She grew up consistent with her five male brothers, playing what they played and dressing like they dressed, until she was ten years old.
When her father died, no more drums, weapons and violent games, no more masculine clothes: her mother brought her in the ordinary schemes proposing her activities which were more suitable to her status of “female”.
However, Ida only apparently agreed with the new motherly instructions and her untamed nature continuously emerged.
14 October 1809: it was the date of Ida’s twelfth birthday; in the same day, Napoleon victoriously imposed his hard requests on Austria, signing the Schonbrunn treaty. The young Ida demonstrated her disappointment turning her back when Napoleon walked. When Napoleon came back to Austria a second time, in order to avoid a further gesture like that, Ida’s mother, stopped Ida from any movement but Ida, when Napoleon passed, maintained her eyes shutted.
She read with enthusiasm any travel book, she dreamed to be the explorer of those adventures, and damned her gender because of which she could not follow those heroic examples.
After a brief and destructing love for his teacher, under suggestion of her mother she married, aged 23, a good 47 years old lawyer, who had already a son.
When the marriage failed and the children had grown up, she had a heritage and decided to realize her antique dreams, totally dedicating her life to travel.
Firstly, she went to the Holy Land. Then she never stopped, exploring all the world in several trips, curious to know different locations and people, always keeping an open mind and without prejudices.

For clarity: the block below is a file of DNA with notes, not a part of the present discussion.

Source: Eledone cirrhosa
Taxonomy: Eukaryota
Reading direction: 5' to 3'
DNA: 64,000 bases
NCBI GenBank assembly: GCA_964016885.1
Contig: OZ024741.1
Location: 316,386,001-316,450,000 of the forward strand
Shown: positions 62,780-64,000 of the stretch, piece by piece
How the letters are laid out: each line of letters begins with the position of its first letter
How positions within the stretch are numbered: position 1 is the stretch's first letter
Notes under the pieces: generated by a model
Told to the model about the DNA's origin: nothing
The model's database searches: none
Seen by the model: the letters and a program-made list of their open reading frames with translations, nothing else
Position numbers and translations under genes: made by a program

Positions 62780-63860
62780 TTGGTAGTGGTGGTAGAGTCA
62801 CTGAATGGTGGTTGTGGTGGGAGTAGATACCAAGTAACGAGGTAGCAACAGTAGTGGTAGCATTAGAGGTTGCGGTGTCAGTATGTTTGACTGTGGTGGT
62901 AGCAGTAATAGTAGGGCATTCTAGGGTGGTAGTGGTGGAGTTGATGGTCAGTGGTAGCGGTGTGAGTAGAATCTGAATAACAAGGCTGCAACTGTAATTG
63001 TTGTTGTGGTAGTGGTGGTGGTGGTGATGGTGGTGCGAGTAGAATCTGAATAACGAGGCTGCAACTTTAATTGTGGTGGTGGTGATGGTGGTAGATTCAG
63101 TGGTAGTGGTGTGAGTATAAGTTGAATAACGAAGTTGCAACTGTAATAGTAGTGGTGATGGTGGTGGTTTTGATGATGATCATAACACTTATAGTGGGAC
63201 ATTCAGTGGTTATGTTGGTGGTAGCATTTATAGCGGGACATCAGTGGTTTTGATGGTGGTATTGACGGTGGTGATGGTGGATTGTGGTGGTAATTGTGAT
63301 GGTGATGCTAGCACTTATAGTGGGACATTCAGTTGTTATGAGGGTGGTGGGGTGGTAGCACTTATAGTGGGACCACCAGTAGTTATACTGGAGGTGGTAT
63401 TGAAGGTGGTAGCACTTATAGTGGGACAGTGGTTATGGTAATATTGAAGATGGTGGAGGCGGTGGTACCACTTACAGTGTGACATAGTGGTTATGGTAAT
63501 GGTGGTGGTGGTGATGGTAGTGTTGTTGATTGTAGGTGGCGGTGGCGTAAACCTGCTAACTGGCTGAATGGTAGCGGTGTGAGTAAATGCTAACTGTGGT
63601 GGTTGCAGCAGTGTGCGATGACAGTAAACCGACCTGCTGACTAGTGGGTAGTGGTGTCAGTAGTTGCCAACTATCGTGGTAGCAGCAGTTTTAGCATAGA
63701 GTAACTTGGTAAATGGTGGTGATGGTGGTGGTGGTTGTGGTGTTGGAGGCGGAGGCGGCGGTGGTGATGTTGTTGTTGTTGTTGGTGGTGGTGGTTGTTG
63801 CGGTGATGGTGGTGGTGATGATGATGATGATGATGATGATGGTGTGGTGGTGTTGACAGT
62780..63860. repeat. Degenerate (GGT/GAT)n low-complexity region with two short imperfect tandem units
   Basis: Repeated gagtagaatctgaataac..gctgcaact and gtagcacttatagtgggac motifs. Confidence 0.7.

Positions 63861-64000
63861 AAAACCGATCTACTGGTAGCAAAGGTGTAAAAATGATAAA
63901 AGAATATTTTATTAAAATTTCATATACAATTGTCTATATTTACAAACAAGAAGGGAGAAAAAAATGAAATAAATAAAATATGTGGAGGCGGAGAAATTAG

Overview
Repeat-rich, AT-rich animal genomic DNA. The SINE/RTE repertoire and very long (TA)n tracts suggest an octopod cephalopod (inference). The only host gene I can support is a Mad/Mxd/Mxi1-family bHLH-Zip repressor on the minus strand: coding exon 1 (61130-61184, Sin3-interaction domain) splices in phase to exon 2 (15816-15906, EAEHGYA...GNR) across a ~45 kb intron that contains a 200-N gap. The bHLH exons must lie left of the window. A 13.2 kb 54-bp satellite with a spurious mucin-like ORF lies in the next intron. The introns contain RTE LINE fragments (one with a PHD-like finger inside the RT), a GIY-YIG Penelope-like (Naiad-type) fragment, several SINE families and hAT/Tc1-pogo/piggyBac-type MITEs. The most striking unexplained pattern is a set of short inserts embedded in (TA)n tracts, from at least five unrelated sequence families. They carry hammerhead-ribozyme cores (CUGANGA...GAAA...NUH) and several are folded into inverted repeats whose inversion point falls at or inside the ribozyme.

In each situation she demonstrated the strength and the courage of an independent woman who is able to face any situations, from aggressions to thefts to exotic diseases.
She wrote a lot of travel notes, very useful at that time to have an idea of the world, and probably she even inspired Jules Verne’s tour of the world.
The peculiarity of Ida’s journey is that, for the first time, a woman demonstrated that a woman can do a solo tour of the world, without the support of a husband or of a lover.
However, she is not well known: she is not even quoted among people who in history have done the tour of the world (she did two tours of the world!)
She was a partner of geographic societies in Berlin and in Paris, but not of the London Royal Geographical Society because she was a woman.
In this blog, I focus on her first tour of the world, who she made circumnavigating the globe, always heading west, which lasted in 2 years and 7 months.